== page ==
A number of companies have been investing in coaching services for professional drivers with the goal of teaching them how to reduce fuel usage, as well as other eco-driving skills. To succeed, a clear perception of the variations in fuel consumption that can be attributed to driving behaviour is required.

Currently, vehicles operated by CGI client Scania Group, a leading global transport provider, are equipped with monitoring devices that generate both driver and vehicle data. This allows us to relate fuel consumption with data gathered from a CAN Bus (controller area network) and from other sources such as weather.

To model the relation, we combined predictive analytics with Scania data on more than three million trips completed within the last year in seven European Union countries. In a white paper on the subject, we explain the methods used and the models built that allow for comparisons of the impact of eco-driving coaching for different fleets and countries. The paper also discusses the unexpected statistical relations encountered during the analysis.

Based on the results, we proposed an estimated effect of coaching (EEOC), which provides a realistic estimate, based on data mining techniques, of the amount of reduction in fuel that could be gained by coaching drivers to change their driving behaviour permanently.

Using the models for fuel management consulting

For a number of driving parameters, it is interesting to get a more detailed view of how they change for different drivers and trips. Using available data, we can create heat maps. The figure below is an overview of average fuel consumption for Scania drivers based on trip distance versus average trip speed.

overview of average fuel consumption

This figure was developed to highlight, for a certain fleet owner, which types of trips had the most efficient fuel consumption. The owner had considered focusing his coaching efforts on long haul trips (top right). But, the data analysis showed that his most efficient trips were within the medium haul range and that greater fuel reduction could be gained by focusing on distribution (bottom left) instead. Using the model, we could calculate how much this reduction would be for the purpose of supporting a business case for the fleet owner’s investment in coaching.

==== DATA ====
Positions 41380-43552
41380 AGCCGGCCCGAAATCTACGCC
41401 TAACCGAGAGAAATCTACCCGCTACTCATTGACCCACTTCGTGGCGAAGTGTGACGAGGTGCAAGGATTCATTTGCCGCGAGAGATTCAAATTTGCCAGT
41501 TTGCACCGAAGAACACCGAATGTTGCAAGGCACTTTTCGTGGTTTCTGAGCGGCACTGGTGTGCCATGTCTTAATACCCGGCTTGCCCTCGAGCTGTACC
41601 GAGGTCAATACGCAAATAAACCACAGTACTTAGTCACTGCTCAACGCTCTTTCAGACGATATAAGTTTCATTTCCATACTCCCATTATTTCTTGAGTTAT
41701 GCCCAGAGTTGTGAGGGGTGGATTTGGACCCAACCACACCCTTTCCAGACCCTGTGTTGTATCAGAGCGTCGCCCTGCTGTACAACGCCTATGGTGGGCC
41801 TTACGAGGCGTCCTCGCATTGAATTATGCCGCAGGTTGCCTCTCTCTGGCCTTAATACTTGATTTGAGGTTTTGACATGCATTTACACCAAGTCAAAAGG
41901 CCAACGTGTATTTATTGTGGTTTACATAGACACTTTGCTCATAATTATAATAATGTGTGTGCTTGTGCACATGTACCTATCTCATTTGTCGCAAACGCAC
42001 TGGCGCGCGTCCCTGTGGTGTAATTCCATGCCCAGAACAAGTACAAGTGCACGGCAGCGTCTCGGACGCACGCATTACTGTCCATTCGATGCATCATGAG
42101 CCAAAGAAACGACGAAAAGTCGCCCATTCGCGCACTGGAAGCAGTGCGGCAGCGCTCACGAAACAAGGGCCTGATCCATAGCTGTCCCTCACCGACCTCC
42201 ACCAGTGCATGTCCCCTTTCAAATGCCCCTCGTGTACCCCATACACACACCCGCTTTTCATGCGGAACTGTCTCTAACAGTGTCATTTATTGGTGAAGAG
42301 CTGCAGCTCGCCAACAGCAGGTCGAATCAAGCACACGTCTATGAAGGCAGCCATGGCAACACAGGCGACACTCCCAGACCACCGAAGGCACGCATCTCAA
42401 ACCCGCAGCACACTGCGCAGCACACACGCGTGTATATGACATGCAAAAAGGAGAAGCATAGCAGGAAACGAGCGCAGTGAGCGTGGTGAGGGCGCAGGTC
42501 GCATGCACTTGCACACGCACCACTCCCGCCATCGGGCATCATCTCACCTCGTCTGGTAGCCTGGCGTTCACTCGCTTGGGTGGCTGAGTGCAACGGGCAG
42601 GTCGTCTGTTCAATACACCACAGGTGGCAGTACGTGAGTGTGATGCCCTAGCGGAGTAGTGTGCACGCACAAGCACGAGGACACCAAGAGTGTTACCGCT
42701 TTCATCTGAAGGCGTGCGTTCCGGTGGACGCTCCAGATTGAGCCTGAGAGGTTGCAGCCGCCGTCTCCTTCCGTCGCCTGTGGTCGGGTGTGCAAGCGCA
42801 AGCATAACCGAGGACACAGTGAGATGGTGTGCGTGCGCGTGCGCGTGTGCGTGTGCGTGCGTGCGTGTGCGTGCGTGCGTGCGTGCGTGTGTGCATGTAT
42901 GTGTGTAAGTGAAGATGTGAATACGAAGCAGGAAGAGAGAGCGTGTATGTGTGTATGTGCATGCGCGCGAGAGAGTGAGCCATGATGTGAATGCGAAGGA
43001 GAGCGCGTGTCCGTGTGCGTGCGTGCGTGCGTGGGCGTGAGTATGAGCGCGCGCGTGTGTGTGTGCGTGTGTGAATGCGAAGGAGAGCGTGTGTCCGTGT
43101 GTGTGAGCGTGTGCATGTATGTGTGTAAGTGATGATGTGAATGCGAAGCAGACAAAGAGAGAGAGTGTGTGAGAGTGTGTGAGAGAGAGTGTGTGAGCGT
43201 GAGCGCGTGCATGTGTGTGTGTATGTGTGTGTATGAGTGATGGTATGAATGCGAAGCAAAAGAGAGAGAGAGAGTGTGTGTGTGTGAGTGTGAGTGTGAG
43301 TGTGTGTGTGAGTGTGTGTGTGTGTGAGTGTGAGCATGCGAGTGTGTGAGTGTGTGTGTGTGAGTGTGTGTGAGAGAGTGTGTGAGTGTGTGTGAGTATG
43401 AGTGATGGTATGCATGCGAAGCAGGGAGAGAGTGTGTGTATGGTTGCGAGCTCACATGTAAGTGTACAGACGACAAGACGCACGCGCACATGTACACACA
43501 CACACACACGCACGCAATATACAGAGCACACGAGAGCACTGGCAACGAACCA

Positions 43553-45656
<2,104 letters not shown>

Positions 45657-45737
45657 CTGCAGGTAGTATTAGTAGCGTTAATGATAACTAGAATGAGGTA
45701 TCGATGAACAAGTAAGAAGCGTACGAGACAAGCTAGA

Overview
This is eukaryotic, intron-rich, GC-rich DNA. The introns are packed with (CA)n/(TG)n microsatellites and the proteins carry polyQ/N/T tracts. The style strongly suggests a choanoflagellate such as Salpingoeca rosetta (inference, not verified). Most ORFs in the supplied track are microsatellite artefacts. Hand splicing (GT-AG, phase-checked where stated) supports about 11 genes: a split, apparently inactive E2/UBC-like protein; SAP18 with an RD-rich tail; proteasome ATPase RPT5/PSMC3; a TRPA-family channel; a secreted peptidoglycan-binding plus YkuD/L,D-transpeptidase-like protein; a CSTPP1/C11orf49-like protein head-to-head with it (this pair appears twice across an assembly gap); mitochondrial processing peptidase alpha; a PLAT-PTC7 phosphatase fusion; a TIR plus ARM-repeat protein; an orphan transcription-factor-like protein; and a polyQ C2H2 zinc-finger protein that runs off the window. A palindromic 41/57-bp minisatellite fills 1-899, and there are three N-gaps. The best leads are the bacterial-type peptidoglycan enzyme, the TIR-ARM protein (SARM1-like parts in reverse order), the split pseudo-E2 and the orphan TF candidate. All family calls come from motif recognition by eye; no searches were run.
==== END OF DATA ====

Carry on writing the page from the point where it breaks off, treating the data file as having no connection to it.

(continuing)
Using these clustering and modeling techniques, we can now answer a series of fuel management related questions based on an analysis of fleet owner data or by using the appropriate benchmark group.

Here are a number of business questions for which we now have standard analysis methods to address:

  • How much do my driving parameters need to improve to get at least a five percent fuel reduction in the first year of training and coaching? Is this attainable?
  • Would driver coaching have more effect in reducing fuel consumption on my short haul distribution or on my long haul international trips?
  • What is the fuel consumption difference between my “good” drivers and my “bad” drivers?
  • Which of the driving parameters has the largest impact on fuel consumption and is that the one I should start with for coaching?
  • How much of variation in my fuel consumption is caused by weather?

For more insight into eco-friendly driving, read CGI’s white paper, “Modeling the Relation Between Driving and Fuel Consumption.” You can also learn more by visiting www.cgi.com.

About this author

Picture of Lapré, Laurens

Lapré, Laurens

Lead business consultant, intelligent transport systems, CGI in the Netherlands

With more than 20 years of experience in the transport industry, Laurens is active in the implementation of intelligent transport systems (ITS) and drives thought leadership for infrastructure, environment and cities. He chairs the Netherlands’ national round table for standardization of cooperative ITS systems and ...

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